The Surprisingly Progressive Neighbors 2: Sorority Rising

neighbors 2

Neighbors 2: Sorority Rising
Directed by Nicholas Stoller
Opens May 20

Neighbors, the enjoyable 2014 movie about new parents waging war with the frat next door, was not high on anyone’s list of movies that needed a sequel, and the here-we-go-again premise of part two—this time, a sorority!—reeked of laziness when it was announced. But Neighbors 2 not only improves on its predecessor, it serves as a model for cinematic inclusiveness, with a casually diverse cast, feminist undertones and easy acceptance of different types. Everyone knew it could be this easy to expand Hollywood’s perspective; it’s nice to get validation.

What made the original Neighbors appealing, other than Rose Byrne’s and Zac Efron’s comic turns (they return as scheming wife Kelly and ultimate bro Teddy), was its thoughtful look at generational conflicts. Parents Kelly and Mac (Seth Rogen) were reluctant to admit their youth was over, given their new responsibilities, while Teddy was in denial about a post-grad life he had not prepared for. Those ideas are deepened here, relatively. The adults fret about what kind of parents they are, while Teddy is stung as his peers rack up milestones. He just wants to be valued, a repeat line Efron makes funny and endearing in equal measure.

The appearance of a sorority startup (led by Chloë Grace Moretz, Kiersey Clemons and Beanie Feldstein, all terrific) exacerbates these tensions, threatening a home sale and acting as a warning for what Mac and Kelly’s daughter could grow up to be. Meanwhile the ever-adrift Teddy, too immature for everyone else, finds himself too old for the first-years. Another war, with shifting alliances, ensues.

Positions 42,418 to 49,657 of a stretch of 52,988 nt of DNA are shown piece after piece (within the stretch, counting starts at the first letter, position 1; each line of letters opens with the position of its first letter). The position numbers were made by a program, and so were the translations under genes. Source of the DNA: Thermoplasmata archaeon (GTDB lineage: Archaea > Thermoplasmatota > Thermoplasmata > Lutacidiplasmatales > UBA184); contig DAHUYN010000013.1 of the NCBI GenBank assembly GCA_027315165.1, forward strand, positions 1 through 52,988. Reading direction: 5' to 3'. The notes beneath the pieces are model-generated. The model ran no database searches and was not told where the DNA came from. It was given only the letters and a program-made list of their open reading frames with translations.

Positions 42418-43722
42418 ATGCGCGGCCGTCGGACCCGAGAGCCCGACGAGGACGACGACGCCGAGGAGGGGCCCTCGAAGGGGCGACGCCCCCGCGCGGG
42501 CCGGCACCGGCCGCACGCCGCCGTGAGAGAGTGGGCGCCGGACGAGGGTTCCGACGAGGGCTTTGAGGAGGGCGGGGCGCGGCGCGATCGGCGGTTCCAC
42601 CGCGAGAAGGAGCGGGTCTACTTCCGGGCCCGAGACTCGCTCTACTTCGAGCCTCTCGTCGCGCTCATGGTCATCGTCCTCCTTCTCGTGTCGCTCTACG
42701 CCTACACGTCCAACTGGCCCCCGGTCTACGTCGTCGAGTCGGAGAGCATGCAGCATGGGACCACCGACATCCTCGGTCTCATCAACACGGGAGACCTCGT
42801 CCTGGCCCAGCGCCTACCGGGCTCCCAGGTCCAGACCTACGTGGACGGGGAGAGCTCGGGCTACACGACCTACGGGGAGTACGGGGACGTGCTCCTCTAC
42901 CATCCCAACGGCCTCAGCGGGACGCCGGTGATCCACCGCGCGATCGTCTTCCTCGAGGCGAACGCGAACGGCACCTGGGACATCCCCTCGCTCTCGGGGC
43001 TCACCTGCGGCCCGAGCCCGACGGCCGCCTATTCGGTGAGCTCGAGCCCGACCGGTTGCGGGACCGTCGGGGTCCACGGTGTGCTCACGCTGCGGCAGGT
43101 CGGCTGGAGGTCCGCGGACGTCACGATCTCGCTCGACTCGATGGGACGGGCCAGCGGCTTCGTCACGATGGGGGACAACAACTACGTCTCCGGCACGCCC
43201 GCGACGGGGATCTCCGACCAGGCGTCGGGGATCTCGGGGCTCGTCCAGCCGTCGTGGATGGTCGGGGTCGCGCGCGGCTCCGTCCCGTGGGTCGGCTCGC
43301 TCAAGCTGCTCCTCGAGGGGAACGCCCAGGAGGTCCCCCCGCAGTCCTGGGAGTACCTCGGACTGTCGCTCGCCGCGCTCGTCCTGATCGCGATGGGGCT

On the youth side, the girls adjust to independence and deal with everyone’s expectations; the film doesn’t exactly probe the issues of campus rape and female representation, but those do serve as motivation, which gives Neighbors 2 more bite than it would have otherwise. The sorority girls want to party on their own terms, without objectification or danger, and their struggle to maintain these ideals adds real stakes, which helps maintain interest in the laugh-light final act. (Overall the film is tighter and more visually interesting than the average improv-heavy comedy.)

Having the “right” politics doesn’t make a film worthwhile, but this is unexpectedly urgent, scoring points against a timely and important target that’s been unexplored. Just a year after Fury Road blazed a corrective through another male-centric genre, Neighbors 2 does more than takes back the night, it takes back bro comedies.


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